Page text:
Royal Albert Hall, London
Simon Price on pop: Elvis Costello's army bares its soul once more
The old man of New Wave leaves his set list to luck these days, and the wheel of fate turns up some gems
Saturday 08 June 2013
As a stand-up comedian, Elvis Costello makes an excellent singer-songwriter. Minutes into the show, Costello replaces his trilby with a topper, brandishes a silver-capped cane and adopts a persona somewhere between Bruce Forsyth on The Generation Game and a circus ringmaster, complete with corny American accent. A natural comic he ain't. But you warm to him for trying.
The set-up of the 13 Revolvers tour is familiar. On a set that's half funfair sideshow and half Sixties supper-club, the titles of approximately 40 Costello songs are painted on a wheel of fortune, spun by audience members, to ensure that every show is different. It also allows for unscripted chortles, like the wisecrack from a superfan called Ant, stood next to his hero: "It's the Ant & Dec Show …."
As a rapid-fire format for Costello and his Imposters – bassist Davey Faragher plus Attractions stalwarts Pete Thomas and Steve Nieve (who absconds in the encores to play the Hall's massive organ) – to showcase his back-catalogue, it's fine. And it is mostly back-cat: Costello's upcoming album with The Roots can wait.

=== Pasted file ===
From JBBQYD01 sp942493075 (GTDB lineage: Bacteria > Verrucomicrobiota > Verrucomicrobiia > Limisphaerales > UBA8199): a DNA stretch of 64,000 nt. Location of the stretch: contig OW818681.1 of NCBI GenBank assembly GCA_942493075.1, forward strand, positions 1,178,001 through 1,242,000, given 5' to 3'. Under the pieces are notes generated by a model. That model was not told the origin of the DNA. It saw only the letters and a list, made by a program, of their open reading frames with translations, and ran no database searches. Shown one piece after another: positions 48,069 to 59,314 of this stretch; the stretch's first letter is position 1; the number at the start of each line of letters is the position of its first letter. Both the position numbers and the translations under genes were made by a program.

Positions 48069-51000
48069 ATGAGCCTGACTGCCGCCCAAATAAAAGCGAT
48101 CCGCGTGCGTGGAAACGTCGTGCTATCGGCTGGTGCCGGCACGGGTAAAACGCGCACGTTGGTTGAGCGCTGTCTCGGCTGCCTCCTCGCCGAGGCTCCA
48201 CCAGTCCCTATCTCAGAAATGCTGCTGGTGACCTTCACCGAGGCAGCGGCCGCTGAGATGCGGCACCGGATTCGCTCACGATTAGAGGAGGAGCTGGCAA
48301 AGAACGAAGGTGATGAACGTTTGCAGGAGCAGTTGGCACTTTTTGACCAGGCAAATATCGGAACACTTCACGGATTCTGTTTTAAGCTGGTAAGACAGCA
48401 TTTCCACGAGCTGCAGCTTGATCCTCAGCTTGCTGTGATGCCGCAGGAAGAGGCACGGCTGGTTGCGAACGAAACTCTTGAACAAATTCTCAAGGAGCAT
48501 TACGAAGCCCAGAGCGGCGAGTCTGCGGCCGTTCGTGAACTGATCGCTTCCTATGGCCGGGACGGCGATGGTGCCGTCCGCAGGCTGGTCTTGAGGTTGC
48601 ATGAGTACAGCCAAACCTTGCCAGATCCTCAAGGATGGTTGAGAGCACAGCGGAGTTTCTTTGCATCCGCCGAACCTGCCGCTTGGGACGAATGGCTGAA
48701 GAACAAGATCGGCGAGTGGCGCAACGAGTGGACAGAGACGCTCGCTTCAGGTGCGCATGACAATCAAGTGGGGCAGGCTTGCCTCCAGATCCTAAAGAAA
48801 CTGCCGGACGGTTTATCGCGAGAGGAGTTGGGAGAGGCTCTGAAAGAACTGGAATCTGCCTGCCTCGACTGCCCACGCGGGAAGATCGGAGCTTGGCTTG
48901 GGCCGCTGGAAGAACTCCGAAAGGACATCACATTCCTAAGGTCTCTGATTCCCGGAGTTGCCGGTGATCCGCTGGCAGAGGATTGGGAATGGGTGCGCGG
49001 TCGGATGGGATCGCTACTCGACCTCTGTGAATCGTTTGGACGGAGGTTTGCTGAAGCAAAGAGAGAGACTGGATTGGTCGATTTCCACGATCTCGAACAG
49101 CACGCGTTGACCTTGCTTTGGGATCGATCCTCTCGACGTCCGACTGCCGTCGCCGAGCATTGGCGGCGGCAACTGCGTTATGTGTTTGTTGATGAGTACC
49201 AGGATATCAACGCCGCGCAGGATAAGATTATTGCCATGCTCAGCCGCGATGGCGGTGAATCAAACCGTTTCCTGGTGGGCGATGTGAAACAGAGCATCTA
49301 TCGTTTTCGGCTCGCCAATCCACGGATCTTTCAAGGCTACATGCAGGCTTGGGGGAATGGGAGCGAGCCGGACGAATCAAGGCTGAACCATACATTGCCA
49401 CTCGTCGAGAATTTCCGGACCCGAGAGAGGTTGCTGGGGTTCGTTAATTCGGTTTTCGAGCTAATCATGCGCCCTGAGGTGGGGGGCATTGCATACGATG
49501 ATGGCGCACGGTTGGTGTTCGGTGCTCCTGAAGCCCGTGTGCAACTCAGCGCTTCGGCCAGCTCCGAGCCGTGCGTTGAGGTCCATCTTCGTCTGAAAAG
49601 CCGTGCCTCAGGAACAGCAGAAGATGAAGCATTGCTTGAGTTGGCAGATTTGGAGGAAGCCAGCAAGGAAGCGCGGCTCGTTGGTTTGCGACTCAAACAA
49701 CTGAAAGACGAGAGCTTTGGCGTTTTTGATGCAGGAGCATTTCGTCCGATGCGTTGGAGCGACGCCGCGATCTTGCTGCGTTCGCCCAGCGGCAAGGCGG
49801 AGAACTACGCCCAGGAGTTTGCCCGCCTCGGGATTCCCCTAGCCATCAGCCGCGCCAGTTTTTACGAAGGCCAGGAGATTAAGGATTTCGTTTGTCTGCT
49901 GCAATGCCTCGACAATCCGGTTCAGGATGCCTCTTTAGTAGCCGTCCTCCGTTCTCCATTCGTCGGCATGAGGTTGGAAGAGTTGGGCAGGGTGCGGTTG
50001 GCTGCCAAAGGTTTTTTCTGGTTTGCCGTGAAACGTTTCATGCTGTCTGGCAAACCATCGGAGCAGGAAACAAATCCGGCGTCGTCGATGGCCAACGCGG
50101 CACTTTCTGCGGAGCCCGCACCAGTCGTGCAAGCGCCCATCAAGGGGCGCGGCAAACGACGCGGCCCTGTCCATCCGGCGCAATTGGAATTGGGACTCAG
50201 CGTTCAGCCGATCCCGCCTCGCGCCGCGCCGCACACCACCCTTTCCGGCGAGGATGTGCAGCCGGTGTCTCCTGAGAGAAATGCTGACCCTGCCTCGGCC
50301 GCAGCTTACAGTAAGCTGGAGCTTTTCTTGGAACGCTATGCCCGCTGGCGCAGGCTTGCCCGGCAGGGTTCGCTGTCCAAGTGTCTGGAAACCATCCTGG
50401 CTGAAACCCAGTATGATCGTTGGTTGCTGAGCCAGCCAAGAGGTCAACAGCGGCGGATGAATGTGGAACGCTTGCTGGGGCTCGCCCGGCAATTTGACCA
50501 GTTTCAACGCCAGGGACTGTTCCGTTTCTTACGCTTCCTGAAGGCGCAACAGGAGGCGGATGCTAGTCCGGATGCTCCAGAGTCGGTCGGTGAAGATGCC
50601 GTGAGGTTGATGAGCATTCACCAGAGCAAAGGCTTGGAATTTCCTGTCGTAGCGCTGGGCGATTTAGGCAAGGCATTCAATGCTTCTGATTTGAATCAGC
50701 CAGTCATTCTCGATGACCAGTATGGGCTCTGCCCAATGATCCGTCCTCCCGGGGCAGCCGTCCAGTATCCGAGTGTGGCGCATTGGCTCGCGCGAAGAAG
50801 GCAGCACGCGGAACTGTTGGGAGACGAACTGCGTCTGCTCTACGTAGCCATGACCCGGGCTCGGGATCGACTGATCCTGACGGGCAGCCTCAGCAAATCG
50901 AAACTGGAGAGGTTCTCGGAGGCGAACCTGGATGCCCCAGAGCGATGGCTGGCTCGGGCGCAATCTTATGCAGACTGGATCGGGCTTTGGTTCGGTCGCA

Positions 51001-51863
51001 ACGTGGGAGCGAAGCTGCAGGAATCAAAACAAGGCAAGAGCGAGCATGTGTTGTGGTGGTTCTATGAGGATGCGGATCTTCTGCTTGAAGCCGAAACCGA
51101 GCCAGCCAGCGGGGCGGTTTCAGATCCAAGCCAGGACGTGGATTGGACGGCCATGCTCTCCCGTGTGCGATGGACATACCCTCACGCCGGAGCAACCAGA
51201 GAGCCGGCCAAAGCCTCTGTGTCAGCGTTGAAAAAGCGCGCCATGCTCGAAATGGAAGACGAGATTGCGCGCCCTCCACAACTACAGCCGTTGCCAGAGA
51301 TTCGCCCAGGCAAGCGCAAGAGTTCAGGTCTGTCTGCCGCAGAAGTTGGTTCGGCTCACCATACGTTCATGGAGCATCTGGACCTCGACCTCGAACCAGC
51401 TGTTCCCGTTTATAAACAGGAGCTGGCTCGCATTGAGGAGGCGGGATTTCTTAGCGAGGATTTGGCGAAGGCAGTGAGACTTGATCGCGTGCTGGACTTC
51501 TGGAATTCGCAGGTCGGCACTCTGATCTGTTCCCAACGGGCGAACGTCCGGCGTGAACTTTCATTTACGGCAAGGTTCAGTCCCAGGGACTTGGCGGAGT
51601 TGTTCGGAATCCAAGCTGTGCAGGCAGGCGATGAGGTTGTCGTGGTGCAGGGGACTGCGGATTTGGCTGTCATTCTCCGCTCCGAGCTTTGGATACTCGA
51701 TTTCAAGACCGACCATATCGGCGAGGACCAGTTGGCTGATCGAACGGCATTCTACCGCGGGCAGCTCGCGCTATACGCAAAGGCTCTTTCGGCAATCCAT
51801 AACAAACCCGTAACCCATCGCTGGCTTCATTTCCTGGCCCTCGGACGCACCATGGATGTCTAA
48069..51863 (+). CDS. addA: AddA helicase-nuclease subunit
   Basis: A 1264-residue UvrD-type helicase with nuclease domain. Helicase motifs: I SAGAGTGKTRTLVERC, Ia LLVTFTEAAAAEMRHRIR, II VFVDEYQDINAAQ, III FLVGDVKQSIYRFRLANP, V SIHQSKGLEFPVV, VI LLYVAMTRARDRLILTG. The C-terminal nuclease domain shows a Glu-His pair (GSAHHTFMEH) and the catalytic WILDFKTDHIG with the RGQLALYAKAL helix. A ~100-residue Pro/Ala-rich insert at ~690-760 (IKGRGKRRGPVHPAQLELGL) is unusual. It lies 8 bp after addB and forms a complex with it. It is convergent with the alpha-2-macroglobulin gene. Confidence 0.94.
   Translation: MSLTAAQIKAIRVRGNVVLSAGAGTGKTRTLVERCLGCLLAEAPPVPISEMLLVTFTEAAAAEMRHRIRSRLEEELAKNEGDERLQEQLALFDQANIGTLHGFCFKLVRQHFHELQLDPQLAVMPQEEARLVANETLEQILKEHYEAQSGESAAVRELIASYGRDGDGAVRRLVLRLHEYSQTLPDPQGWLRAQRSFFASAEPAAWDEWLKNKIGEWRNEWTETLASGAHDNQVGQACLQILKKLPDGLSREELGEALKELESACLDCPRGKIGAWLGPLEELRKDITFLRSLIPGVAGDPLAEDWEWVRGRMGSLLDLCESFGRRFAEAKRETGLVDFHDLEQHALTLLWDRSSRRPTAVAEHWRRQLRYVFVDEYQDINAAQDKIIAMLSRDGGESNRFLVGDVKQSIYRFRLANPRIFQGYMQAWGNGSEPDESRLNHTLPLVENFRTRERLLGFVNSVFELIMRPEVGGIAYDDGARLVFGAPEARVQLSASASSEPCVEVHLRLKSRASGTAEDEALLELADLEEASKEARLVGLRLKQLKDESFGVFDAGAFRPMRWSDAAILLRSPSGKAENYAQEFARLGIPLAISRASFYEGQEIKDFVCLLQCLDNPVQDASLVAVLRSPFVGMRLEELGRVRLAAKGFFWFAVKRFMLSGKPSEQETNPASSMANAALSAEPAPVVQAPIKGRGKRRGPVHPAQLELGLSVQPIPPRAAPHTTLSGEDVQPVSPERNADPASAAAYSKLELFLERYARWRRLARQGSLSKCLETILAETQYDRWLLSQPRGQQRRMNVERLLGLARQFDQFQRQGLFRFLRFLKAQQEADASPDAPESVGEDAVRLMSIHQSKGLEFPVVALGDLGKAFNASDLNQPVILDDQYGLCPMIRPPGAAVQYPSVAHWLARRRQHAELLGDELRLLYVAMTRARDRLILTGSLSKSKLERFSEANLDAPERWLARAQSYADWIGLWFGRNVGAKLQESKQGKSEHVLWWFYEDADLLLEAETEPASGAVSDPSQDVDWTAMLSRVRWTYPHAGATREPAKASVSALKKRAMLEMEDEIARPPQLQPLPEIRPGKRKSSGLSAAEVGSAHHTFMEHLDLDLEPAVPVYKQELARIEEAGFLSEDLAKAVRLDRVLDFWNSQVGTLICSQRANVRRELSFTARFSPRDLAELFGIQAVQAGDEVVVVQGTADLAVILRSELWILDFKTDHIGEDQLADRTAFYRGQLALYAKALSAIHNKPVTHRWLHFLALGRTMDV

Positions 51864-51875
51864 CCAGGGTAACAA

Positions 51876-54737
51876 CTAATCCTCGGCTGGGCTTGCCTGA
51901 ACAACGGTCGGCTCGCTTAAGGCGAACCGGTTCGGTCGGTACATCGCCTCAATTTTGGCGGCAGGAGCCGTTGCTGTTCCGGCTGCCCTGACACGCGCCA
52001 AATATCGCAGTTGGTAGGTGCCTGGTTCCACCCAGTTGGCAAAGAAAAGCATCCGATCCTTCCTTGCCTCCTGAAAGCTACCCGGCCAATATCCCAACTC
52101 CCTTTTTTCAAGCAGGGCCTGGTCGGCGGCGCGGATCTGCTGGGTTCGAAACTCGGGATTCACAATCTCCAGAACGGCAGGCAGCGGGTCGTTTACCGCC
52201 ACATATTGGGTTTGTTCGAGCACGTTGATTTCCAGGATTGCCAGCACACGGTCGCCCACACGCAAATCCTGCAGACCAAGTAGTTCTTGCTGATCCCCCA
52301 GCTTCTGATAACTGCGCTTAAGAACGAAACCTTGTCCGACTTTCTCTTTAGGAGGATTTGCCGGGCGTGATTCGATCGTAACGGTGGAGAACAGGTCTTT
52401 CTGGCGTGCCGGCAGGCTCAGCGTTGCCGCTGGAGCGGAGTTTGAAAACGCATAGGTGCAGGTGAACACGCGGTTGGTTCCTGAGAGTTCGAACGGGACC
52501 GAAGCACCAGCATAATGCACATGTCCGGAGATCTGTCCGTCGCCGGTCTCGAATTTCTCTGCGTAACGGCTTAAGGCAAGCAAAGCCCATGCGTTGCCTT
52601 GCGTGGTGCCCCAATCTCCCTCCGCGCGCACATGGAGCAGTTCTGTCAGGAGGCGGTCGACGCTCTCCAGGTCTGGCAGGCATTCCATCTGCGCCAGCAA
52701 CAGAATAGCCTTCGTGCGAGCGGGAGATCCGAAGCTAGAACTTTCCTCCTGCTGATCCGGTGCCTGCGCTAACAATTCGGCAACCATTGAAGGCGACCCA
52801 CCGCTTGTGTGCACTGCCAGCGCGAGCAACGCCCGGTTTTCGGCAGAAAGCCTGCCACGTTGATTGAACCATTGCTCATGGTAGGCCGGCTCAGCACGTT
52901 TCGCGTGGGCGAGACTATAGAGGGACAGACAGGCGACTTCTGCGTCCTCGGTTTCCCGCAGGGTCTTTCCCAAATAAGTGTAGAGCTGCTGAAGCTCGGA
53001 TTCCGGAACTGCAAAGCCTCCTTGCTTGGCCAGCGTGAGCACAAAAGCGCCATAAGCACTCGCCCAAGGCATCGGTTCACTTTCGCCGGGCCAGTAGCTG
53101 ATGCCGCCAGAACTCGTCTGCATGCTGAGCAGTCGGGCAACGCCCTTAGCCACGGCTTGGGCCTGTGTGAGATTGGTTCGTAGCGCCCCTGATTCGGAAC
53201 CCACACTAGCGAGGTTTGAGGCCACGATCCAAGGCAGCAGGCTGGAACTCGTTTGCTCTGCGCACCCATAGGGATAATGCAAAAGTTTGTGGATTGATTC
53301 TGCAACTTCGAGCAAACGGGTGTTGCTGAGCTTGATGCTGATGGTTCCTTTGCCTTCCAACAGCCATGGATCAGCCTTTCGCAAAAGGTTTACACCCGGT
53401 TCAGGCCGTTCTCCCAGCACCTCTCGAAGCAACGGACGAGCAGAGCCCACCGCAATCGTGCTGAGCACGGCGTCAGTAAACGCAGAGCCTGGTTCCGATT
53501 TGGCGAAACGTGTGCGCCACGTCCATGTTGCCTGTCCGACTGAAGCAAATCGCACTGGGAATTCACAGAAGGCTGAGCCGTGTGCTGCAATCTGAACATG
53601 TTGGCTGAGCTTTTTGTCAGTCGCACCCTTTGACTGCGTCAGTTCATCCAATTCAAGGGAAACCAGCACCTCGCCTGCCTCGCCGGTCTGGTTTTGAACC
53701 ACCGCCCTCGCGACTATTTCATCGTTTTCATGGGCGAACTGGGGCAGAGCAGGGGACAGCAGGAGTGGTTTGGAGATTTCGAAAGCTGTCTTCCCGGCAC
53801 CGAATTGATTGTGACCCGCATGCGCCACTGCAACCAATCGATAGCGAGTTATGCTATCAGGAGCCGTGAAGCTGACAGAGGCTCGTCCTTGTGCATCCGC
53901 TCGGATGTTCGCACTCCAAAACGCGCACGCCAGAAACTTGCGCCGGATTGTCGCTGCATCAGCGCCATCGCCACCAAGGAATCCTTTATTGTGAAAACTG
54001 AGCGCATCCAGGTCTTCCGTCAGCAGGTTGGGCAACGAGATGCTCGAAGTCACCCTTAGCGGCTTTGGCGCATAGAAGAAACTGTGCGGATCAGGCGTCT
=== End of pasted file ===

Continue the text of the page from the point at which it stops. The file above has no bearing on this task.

It opens with his cover of Sam & Dave's "I Can't Stand Up For Falling Down". It's followed by "High Fidelity" whose Supremes-referencing first words are "Some things you never get used to". Which establishes Costello's credentials as a soul fan, if not quite a soul man. Regardless of the strength of his voice, which he demonstrates unamplified off-mic, its tone is too adenoidal for that.
There comes a day in everyone's life where they're grown-up enough to get Elvis Costello, and I passed it some time ago. At 13, his pedal steel-drenched cover of George Jones's "Good Year For The Roses" was insufferably schmaltzy, but now it's almost painfully close to the bone. Funny, that.
"Oliver's Army", though, is the big one. When you're a child, it's just a jolly romping pop melody. Then you figure out it's one of the most chilling political pop songs of all time. Its power is the sound of measured anger, articulated with restraint. Nowadays, sneaking a song about The Troubles, complete with the provocatively loaded phrase "white nigger" to No 2 in the charts, seems impossibly audacious. Performed half-quiet half-loud, it's requested tonight by a woman whose father is dying of cancer. Costello agrees immediately.
It's not the only moving moment: it's touching to hear the entire Albert Hall singing "Alison, I know this world is killing you …" Nor is it the only late Seventies smash. It's commonplace to credit The Clash with pioneering the rock-reggae cross-over, but nearly all the old punks had a try, not least Costello, whose "Watching The Detectives" and "(I Don't Want To Go To) Chelsea" are immaculate exercises in paranoiac reggae-noir.